More than 50,000 Sri Lankan health workers on strike for increased wages and benefits


More than 50,000 public sector health workers in Sri Lanka staged a two-day sick leave strike on November 24 and 25 to protest the government’s repeated rejection of their demands. Nurses, additional and interim health workers and laboratory technicians were involved in the national campaign.

According to the Health Professionals Collective (HPC), an alliance of several unions, workers from 1,100 hospitals and 365 medical health services offices were involved in the walkout.

Health workers protest outside Kandy hospital, November 25, 2021 [Photo: WSWS Media]

The central demands included the rectification of the salary anomalies recommended by the report of the Ranugge Wages Commission, an increase in monthly allowances for night duty, higher transport and on-call allowances (by Rs 3,000 [$US15] 10,000 rupees), better overtime rates and better promotion procedures. If the recommendations of the commission’s report are implemented, the monthly salaries of health workers are expected to increase from Rs 3,000 to Rs 5,000.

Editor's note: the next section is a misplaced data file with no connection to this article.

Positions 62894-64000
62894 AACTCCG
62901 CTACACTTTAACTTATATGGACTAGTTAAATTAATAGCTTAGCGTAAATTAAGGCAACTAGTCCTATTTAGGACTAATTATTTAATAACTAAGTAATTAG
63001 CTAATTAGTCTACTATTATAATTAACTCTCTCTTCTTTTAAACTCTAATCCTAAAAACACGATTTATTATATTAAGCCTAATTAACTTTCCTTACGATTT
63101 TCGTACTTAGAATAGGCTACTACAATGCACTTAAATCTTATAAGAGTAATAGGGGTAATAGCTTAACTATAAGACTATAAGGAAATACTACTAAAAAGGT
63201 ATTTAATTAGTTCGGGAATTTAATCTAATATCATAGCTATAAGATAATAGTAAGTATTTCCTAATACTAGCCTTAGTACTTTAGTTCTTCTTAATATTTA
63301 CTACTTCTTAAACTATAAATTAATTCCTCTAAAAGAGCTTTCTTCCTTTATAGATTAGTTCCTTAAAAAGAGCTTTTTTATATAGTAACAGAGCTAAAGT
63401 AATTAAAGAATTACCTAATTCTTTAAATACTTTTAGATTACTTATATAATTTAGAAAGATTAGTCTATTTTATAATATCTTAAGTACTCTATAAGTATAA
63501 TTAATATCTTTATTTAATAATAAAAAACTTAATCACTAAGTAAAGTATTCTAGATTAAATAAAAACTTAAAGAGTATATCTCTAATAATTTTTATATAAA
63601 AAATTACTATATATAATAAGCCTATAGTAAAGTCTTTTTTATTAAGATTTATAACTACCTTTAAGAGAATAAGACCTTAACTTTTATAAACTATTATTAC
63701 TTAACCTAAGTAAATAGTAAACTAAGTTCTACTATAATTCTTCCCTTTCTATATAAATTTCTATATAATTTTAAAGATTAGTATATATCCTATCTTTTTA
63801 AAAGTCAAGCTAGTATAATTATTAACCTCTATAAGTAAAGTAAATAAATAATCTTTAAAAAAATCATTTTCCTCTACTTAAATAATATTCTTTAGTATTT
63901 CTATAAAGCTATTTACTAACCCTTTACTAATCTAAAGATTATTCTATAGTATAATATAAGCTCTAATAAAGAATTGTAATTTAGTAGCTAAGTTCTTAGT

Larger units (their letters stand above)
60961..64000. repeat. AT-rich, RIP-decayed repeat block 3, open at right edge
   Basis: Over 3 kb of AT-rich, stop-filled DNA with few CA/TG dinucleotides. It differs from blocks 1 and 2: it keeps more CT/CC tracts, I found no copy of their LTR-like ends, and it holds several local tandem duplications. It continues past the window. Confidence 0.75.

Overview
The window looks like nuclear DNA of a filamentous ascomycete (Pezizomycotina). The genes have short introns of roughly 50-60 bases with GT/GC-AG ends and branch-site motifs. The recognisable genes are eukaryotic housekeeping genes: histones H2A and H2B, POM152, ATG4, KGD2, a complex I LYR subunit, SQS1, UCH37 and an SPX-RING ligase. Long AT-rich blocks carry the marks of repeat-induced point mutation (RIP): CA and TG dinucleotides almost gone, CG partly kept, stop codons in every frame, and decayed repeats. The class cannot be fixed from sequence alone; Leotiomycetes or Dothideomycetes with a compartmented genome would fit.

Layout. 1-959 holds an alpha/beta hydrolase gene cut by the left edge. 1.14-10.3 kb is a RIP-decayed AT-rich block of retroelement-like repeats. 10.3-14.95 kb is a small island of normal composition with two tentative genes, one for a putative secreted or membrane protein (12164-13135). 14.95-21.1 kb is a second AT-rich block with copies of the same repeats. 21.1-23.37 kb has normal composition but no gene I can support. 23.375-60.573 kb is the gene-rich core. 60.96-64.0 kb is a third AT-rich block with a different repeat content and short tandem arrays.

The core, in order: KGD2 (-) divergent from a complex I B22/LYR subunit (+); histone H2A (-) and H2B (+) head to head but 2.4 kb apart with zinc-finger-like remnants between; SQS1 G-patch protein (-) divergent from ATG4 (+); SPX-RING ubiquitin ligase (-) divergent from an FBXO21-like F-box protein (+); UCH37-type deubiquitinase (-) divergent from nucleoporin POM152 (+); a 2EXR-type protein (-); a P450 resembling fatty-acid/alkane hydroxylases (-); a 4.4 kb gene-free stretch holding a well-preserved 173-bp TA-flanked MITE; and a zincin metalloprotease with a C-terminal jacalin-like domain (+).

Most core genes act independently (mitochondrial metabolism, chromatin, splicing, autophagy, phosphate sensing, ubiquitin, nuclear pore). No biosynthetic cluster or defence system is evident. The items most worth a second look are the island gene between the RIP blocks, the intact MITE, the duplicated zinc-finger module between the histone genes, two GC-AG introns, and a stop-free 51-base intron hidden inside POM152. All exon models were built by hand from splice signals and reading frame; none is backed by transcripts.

The action last week was the third by public sector health workers in the past three weeks, including a sick leave campaign on November 9 and a mass protest outside the health ministry on November 17.

The Government Nursing Officers Union (GNOU) said on its Facebook page that the November 9 protest was intended to remind the government that it had pledged in its budget later in the week to respond to demands from public health officials. The union warned that there would be other measures if they were not granted.

The GNOU and other health sector unions have previously used bogus government promises as a pretext to block or cancel industrial action. While the HPC called for action last week in an attempt to allay growing anger among health workers, the mass response underscores the determination of workers to fight the government.